You write about up to 15 experiences and you identify three of those 15 experiences as “most meaningful.” You will select an experience type for each entry and for each you will say what hours you have completed, if the activity was repeated, and if there are any anticipated hours. See the images below for clarification.

IMAGE 5 Work / Activities AMCAS Application
AMCAS Add Activities
AMCAS Anticipated Hours

You will then add an organization name and contact information.

AMCAS Add Work / Activities

Finally, for each experience, you are allowed 700 characters with spaces to write a description and for each most meaningful you have an additional 1325 characters with spaces for elaboration. 

AMCAS Experience Description
AMCAS Most Meaningful Experience Summary
AMCAS Add letter of evaluation / Recommendation
AMCAS Application Reminder

After you “save” your letter writer information, you will be prompted to generate a letter request form. The form allows your letter to be matched to your application and is very important. It also has instructions for how to submit your letter. 

You will be able to print it out at any time. You’ll have the opportunity to submit 10 entries, which you can assign to specific medical schools as desired. Note that you can’t edit or remove letters after submitting them. The application system also allows you to choose which schools to send your letters to by scrolling through a dropdown menu. 

Providing AMCAS Letters of Recommendation

It’s no secret that letters of recommendation play a key role in med school admissions decisions. While the AMCAS does not require students to enter letters before submitting their applications, it’s best to start the process of gathering these recommendations as soon as possible.

When you’re ready, be sure to create a single AMCAS entry for each letter or recommender; this includes a letter packet, committee letter, or individual letter. Letters do not roll over if you are a reapplicant.

Adding Medical Schools

On the next page you will be able to add medical schools to which you’d like to apply. Keep in mind that you can add medical schools after submitting your application. You will also designate which letters you want to send to which medical schools.

AMCAS Application Medical Schools

Entering Your Medical School Personal Statement

Medical school applicants also need to enter their personal statements to the American Medical College Application Service. Note that the AMCAS refers to this section as Personal Comments. 

AMCAS Personal Comments Essay

It’s important to realize that students who are applying to an MD-PhD program will need to submit two additional essays called the MD-PhD Essay and the Significant Research Experience Essay. Be sure to spend plenty of time composing your essay or essays, as they represent one of the best opportunities for colleges to get a sense of your personality and passion for medicine.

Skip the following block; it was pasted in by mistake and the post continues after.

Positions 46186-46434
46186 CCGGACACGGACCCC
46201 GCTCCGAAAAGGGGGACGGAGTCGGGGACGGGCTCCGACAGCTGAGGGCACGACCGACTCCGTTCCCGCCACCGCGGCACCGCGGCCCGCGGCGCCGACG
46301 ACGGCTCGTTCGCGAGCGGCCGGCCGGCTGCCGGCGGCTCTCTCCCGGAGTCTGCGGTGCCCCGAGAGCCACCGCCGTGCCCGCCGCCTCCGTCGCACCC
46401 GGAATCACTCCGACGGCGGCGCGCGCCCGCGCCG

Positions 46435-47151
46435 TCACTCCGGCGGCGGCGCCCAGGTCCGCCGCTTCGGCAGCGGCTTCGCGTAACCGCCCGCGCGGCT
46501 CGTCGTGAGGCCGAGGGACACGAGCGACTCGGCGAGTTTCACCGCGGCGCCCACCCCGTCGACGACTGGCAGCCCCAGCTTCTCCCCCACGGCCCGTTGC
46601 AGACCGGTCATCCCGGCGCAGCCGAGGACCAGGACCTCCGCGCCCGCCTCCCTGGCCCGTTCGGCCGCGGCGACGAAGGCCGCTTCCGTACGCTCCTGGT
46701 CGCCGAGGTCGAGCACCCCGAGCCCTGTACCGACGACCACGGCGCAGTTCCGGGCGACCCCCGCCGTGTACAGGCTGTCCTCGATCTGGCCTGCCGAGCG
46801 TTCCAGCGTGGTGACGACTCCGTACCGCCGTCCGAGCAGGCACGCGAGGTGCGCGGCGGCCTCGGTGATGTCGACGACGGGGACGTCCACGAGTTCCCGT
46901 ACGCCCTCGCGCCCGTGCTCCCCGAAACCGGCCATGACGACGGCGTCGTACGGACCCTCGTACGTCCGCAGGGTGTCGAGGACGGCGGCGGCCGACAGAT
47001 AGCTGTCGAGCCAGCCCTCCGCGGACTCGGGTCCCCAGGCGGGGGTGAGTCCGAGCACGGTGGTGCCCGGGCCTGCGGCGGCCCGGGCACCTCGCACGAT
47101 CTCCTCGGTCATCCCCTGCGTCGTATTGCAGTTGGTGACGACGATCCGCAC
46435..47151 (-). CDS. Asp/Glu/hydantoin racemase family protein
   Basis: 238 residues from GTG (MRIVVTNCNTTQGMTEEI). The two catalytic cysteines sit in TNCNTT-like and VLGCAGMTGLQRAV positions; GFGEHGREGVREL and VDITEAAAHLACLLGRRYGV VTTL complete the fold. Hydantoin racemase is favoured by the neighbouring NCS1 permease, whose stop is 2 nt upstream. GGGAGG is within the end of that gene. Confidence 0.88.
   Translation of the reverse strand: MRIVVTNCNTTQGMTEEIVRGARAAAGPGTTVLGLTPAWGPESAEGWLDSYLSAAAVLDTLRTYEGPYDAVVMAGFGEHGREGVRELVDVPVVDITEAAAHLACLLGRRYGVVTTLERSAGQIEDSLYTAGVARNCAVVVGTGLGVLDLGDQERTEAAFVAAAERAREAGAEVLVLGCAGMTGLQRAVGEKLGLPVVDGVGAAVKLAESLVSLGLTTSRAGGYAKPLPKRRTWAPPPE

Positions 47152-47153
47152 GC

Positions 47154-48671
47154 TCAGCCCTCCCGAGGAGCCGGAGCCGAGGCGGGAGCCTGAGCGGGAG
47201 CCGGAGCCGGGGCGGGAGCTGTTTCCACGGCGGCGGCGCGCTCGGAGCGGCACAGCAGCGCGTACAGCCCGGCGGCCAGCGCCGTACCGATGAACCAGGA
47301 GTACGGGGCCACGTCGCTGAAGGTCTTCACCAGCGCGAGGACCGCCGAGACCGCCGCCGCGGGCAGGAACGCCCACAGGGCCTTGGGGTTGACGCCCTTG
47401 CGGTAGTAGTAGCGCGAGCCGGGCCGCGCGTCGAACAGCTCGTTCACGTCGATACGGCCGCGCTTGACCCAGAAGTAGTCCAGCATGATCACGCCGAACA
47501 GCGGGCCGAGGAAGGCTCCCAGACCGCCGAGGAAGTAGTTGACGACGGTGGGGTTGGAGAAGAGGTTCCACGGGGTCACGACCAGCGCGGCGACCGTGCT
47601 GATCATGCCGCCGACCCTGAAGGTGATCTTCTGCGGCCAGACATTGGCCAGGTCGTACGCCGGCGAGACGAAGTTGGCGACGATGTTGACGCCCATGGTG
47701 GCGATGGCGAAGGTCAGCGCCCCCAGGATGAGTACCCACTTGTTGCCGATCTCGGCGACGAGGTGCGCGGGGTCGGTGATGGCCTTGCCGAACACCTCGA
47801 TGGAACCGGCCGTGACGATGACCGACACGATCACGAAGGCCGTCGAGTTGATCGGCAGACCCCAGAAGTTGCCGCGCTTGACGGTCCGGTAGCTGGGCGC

Entering Standardized Test Scores

One of the last components to enter in the AMCAS is your standardized test scores. It’s important to note that the MCAT will automatically release all the tests for which you’ve earned scores to the AMCAS. Since most medical schools require MCAT scores, you should make sure you take the exam within three years of applying to programs.

If you’re filling out the AMCAS before taking the MCAT, you can simply list the date that you plan to take the test. This lets admissions committees know that scores from you are forthcoming. You can also enter scores for the GRE, LSAT, and GMAT in the standardized testing section if you desire but medical school admissions committees are unlikely to know how to evaluate these.

What Happens After You Submit Your Application

Medical school applicants should be aware that not all information submitted in AMCAS can be edited. For example, if you want to correct a school name or course, you will need to submit an Academic Change Request after the fact. You can find this form under the Quick Links section of the AMCAS main menu. You can also check your document status on this page.

AMCAS Quick Links

Students should be aware that they will have to pay an application fee for AMCAS to process and verify their application. This cost includes just one medical school. Applicants should expect to pay a separate fee for every additional school on their list. The good news is that a Fee Assistance Program exists to help students who require financial aid. Applicants who receive assistance will earn a waiver good for up to 16 medical schools, along with reduced registration fees. 

Checking Your AMCAS Application Status

At any time you can go to the Main Menu of AMCAS to check the Document Status box (see above) as well as the Application box to check the status of your application, print transcript request forms, letter request forms, print your application, and view your application history.

AMCAS Application Not Submitted to AMCAS

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JESSICA FREEDMAN, M.D., a former medical school and residency admissions officer at the Icahn School of Medicine at Mount Sinai, is the founder and chair of MedEdits Medical Admissions and author of three top-selling books about the medical admissions process that you can find on Amazon.